, Volume 11, Issue 1, pp 6–23 | Cite as

Pathogenesis-Targeted, Disease-Modifying Therapies in Parkinson Disease

  • Amaal AlDakheel
  • Lorraine V. Kalia
  • Anthony E. Lang


Parkinson disease is an inexorably progressive neurodegenerative disorder. Multiple attempts have been made to establish therapies for Parkinson disease which provide neuroprotection or disease modification—two related, but not identical, concepts. However, to date, none of these attempts have succeeded. Many challenges exist in this field of research, including a complex multisystem disorder that includes dopaminergic and non-dopaminergic features; poorly understood and clearly multifaceted disease pathogenic mechanisms; a lack of reliable animal models; an absence of effective biomarkers of disease state, progression, and target engagement; and the confounding effects of potent symptomatic therapy. In this article, we will review previous, ongoing, and potential future trials designed to alter the progressive course of the disease from the perspective of the targeted underlying pathogenic mechanisms.

Key Words

Clinical trials disease modification neuroprotection Parkinson disease pathogenesis 



LVK is supported by a Canadian Institutes of Health Research Clinician-Scientist Award. AEL holds the Jack Clark Chair in Parkinson’s Disease Research at the University of Toronto. The authors have no real or perceived conflicts of interest. Full conflict of interest disclosures are available in the electronic supplementary material for this article.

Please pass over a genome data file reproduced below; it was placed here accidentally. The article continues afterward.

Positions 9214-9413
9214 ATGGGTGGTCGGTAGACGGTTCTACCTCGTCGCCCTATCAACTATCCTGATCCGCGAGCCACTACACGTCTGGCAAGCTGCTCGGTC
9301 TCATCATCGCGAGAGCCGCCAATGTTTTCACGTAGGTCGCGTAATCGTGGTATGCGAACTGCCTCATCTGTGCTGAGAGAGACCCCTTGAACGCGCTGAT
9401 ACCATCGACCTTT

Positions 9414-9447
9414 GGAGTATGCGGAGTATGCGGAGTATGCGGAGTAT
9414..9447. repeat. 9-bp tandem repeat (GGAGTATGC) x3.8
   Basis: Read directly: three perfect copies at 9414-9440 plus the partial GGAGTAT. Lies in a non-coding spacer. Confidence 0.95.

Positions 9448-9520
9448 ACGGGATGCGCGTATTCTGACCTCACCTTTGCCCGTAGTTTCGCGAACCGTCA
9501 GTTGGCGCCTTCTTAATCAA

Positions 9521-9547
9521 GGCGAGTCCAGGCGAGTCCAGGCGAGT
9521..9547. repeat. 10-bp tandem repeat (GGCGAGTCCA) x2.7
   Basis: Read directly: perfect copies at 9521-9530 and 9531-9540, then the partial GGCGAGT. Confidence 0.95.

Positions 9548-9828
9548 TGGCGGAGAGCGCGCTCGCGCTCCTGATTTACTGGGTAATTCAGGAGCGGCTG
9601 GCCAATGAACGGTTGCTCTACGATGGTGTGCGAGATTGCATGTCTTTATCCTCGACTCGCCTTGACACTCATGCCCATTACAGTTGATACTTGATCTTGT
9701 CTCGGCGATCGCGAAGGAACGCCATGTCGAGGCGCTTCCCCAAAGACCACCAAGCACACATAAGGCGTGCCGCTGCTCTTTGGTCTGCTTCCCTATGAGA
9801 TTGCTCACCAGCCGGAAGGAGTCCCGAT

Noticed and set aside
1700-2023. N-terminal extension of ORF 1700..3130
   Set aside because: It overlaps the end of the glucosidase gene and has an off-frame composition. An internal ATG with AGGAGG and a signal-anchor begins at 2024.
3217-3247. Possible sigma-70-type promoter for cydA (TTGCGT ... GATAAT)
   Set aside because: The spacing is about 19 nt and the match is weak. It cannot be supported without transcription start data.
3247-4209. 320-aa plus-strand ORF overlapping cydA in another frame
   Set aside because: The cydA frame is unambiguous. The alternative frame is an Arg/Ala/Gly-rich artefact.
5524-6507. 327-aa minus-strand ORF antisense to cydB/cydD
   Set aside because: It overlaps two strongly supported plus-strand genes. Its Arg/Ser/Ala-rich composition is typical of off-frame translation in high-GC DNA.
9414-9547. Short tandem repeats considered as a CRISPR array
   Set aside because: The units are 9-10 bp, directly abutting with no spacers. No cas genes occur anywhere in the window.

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Disclosure forms provided by the authors are available with the online version of this article.

Since the review and acceptance of this manuscript, the NINDS has stopped the NET‐PD long‐term study of creatine for treatment of early stage PD. According to the NET‐PD website, an interim analysis revealed evidence for futility. Continued follow‐up of subjects was not expected to demonstrate a statistically significant difference between creatine and placebo. Hence, the study’s Data Safety Monitoring Board recommended termination of the study.

Supplementary material

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Copyright information

© The American Society for Experimental NeuroTherapeutics, Inc. 2013

Authors and Affiliations

  • Amaal AlDakheel
    • 1
  • Lorraine V. Kalia
    • 1
  • Anthony E. Lang
    • 2
  1. 1.Morton and Gloria Shulman Movement Disorders Clinic and the Edmond J. Safra Program in Parkinson’s DiseaseToronto Western Hospital, University Health NetworkTorontoCanada
  2. 2.Movement Disorders UnitToronto Western HospitalTorontoCanada

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